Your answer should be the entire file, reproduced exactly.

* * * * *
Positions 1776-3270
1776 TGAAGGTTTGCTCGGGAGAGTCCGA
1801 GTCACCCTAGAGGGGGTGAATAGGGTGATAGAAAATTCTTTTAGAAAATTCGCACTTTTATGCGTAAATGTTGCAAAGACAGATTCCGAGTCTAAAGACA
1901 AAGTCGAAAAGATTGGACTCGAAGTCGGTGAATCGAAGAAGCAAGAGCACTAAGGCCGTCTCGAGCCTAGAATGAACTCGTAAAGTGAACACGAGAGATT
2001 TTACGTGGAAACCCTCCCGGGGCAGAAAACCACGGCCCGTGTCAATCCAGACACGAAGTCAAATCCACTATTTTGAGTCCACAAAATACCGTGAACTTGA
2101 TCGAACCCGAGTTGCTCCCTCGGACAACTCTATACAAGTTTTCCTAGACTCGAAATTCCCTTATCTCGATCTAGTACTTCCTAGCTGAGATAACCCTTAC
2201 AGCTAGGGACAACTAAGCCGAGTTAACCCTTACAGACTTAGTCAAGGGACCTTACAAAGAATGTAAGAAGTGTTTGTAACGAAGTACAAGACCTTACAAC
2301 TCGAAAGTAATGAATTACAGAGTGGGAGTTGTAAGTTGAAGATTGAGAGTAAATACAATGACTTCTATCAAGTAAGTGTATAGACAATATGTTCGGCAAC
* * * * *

Positions 1776-3270
1776 TGAAGGTTTGCTCGGGAGAGTCCGA
1801 GTCACCCTAGAGGGGGTGAATAGGGTGATAGAAAATTCTTTTAGAAAATTCGCACTTTTATGCGTAAATGTTGCAAAGACAGATTCCGAGTCTAAAGACA
1901 AAGTCGAAAAGATTGGACTCGAAGTCGGTGAATCGAAGAAGCAAGAGCACTAAGGCCGTCTCGAGCCTAGAATGAACTCGTAAAGTGAACACGAGAGATT
2001 TTACGTGGAAACCCTCCCGGGGCAGAAAACCACGGCCCGTGTCAATCCAGACACGAAGTCAAATCCACTATTTTGAGTCCACAAAATACCGTGAACTTGA
2101 TCGAACCCGAGTTGCTCCCTCGGACAACTCTATACAAGTTTTCCTAGACTCGAAATTCCCTTATCTCGATCTAGTACTTCCTAGCTGAGATAACCCTTAC
2201 AGCTAGGGACAACTAAGCCGAGTTAACCCTTACAGACTTAGTCAAGGGACCTTACAAAGAATGTAAGAAGTGTTTGTAACGAAGTACAAGACCTTACAAC
2301 TCGAAAGTAATGAATTACAGAGTGGGAGTTGTAAGTTGAAGATTGAGAGTAAATACAATGACTTCTATCAAGTAAGTGTATAGACAATATGTTCGGCAAC